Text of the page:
Defective functional connectivity between posterior hypothalamus and regions of the diencephalic-mesencephalic junction in chronic cluster headache

Stefania Ferraro, Anna Nigri, Maria Grazia Bruzzone, Luca Brivio, Alberto Proietti Cecchini, Mattia Verri, Luisa Chiapparini, Massimo Leone

Research output: Contribution to journalArticle

Abstract

Objective: We tested the hypothesis of a defective functional connectivity between the posterior hypothalamus and diencephalic-mesencephalic regions in chronic cluster headache based on: a) clinical and neuro-endocrinological findings in cluster headache patients; b) neuroimaging findings during cluster headache attacks; c) neuroimaging findings in drug-refractory chronic cluster headache patients improved after successful deep brain stimulation. Methods: Resting state functional magnetic resonance imaging, associated with a seed-based approach, was employed to investigate the functional connectivity of the posterior hypothalamus in chronic cluster headache patients (n = 17) compared to age and sex-matched healthy subjects (n = 16). Random-effect analyses were performed to study differences between patients and controls in ipsilateral and contralateral-to-the-pain posterior hypothalamus functional connectivity. Results: Cluster headache patients showed an increased functional connectivity between the ipsilateral posterior hypothalamus and a number of diencephalic-mesencephalic structures, comprising ventral tegmental area, dorsal nuclei of raphe, and bilateral substantia nigra, sub-thalamic nucleus, and red nucleus (p < 0.005 FDR-corrected vs. control group). No difference between patients and controls was found comparing the contralateral hypothalami. Conclusions: The observed deranged functional connectivity between the posterior ipsilateral hypothalamus and diencephalic-mesencephalic regions in chronic cluster headache patients mainly involves structures that are part of (i.e. ventral tegmental area, substantia nigra) or modulate (dorsal nuclei of raphe, sub-thalamic nucleus) the midbrain dopaminergic systems. The midbrain dopaminergic systems could play a role in cluster headache pathophysiology and in particular in the chronicization process. Future studies are needed to better clarify if this finding is specific to cluster headache or if it represents an unspecific response to chronic pain.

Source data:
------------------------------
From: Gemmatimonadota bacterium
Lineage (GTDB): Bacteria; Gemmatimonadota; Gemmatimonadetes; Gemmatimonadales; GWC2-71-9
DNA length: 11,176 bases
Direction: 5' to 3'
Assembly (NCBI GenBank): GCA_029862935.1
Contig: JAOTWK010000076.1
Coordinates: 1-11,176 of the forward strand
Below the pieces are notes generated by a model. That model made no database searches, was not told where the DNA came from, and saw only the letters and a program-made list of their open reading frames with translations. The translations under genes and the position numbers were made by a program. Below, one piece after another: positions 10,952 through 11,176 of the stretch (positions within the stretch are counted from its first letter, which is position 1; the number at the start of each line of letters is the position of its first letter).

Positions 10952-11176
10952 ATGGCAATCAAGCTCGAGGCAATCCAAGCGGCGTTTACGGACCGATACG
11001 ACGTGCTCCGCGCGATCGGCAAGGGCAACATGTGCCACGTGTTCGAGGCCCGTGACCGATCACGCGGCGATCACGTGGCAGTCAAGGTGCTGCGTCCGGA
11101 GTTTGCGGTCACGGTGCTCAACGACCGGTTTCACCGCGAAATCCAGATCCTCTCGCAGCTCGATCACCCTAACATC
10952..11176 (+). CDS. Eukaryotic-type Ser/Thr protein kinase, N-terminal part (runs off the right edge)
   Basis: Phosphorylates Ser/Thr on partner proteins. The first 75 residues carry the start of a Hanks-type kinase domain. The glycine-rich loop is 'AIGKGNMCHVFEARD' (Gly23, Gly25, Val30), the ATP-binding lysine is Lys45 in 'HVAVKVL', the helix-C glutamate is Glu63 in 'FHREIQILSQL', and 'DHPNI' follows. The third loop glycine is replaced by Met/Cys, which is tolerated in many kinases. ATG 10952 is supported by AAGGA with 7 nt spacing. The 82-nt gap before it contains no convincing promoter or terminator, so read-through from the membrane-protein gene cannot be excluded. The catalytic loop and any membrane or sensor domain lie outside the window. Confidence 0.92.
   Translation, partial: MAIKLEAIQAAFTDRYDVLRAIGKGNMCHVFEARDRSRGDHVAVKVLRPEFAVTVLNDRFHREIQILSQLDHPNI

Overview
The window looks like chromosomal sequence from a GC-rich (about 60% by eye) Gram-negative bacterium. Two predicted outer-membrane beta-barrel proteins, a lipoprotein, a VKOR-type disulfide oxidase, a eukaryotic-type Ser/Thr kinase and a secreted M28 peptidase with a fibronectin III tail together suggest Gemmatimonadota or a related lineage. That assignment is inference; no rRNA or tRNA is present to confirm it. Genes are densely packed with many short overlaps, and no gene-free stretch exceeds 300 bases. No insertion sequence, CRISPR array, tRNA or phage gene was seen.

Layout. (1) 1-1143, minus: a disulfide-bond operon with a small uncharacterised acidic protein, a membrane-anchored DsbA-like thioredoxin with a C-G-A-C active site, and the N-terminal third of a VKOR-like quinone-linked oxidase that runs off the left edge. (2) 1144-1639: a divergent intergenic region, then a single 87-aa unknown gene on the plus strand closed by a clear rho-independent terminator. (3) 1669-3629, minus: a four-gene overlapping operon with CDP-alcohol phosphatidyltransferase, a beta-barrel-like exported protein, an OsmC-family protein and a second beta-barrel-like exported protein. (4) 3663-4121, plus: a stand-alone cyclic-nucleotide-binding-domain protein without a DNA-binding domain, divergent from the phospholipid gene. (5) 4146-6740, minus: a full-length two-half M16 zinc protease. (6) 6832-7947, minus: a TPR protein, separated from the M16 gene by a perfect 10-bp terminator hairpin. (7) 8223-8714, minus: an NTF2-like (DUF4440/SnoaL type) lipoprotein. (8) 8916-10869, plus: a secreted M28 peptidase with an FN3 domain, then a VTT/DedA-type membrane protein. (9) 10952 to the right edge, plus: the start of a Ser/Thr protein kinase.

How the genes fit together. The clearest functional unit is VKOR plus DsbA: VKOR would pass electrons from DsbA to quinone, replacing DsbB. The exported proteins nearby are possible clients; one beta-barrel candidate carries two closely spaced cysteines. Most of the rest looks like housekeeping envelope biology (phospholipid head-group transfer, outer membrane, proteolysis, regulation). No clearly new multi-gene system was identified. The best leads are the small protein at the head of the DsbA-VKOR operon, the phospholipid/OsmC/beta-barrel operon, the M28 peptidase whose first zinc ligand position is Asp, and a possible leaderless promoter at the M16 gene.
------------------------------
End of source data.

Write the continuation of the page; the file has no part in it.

Original languageEnglish
Pages (from-to)1910-1918
Number of pages9
JournalCephalalgia
Volume38
Issue number13
DOIs
Publication statusPublished - Nov 1 2018

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Keywords

  • Chronic cluster headache
  • hypothalamus
  • midbrain dopaminergic systems
  • RS-fMRI

ASJC Scopus subject areas

  • Clinical Neurology

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